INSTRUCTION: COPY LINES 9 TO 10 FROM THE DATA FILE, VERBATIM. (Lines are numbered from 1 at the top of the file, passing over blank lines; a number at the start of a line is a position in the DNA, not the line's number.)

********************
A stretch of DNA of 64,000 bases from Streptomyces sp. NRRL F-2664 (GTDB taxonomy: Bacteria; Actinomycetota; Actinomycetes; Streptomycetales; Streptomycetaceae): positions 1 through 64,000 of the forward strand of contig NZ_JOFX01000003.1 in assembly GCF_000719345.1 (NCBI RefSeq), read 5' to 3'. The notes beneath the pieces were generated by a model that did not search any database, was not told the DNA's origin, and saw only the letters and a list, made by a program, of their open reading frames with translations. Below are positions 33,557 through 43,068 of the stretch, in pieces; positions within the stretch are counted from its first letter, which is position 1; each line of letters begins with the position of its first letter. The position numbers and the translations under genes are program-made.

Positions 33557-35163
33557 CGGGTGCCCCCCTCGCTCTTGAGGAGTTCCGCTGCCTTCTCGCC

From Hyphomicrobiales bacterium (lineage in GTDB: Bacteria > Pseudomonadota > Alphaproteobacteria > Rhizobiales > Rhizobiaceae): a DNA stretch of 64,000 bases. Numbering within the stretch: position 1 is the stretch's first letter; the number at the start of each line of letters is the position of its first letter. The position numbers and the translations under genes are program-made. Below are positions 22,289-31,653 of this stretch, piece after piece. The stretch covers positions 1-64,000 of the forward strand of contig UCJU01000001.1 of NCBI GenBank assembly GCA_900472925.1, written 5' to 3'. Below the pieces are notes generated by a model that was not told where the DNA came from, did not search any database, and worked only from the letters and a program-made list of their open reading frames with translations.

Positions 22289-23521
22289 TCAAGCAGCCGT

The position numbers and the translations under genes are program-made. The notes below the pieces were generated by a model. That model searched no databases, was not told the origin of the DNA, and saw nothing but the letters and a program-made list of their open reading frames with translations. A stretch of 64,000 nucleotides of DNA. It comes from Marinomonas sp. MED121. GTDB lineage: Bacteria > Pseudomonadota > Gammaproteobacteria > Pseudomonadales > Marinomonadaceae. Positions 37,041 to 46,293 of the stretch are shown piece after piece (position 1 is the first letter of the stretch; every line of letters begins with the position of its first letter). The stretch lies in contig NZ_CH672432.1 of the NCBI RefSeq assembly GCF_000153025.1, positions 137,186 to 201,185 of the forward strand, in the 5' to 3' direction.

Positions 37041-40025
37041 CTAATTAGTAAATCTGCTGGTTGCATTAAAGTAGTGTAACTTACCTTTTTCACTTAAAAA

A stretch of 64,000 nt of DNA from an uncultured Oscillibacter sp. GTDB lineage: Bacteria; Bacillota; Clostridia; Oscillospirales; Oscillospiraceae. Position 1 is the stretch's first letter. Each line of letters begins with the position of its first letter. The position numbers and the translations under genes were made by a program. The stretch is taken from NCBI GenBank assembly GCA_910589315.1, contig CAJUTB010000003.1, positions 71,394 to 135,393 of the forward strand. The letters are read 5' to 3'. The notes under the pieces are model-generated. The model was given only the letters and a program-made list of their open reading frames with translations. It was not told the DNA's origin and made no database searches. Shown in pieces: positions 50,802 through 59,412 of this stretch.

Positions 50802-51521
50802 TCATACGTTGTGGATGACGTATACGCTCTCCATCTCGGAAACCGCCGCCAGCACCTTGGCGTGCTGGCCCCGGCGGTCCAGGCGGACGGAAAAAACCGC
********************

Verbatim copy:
37041 CTAATTAGTAAATCTGCTGGTTGCATTAAAGTAGTGTAACTTACCTTTTTCACTTAAAAA

A stretch of 64,000 nt of DNA from an uncultured Oscillibacter sp. GTDB lineage: Bacteria; Bacillota; Clostridia; Oscillospirales; Oscillospiraceae. Position 1 is the stretch's first letter. Each line of letters begins with the position of its first letter. The position numbers and the translations under genes were made by a program. The stretch is taken from NCBI GenBank assembly GCA_910589315.1, contig CAJUTB010000003.1, positions 71,394 to 135,393 of the forward strand. The letters are read 5' to 3'. The notes under the pieces are model-generated. The model was given only the letters and a program-made list of their open reading frames with translations. It was not told the DNA's origin and made no database searches. Shown in pieces: positions 50,802 through 59,412 of this stretch.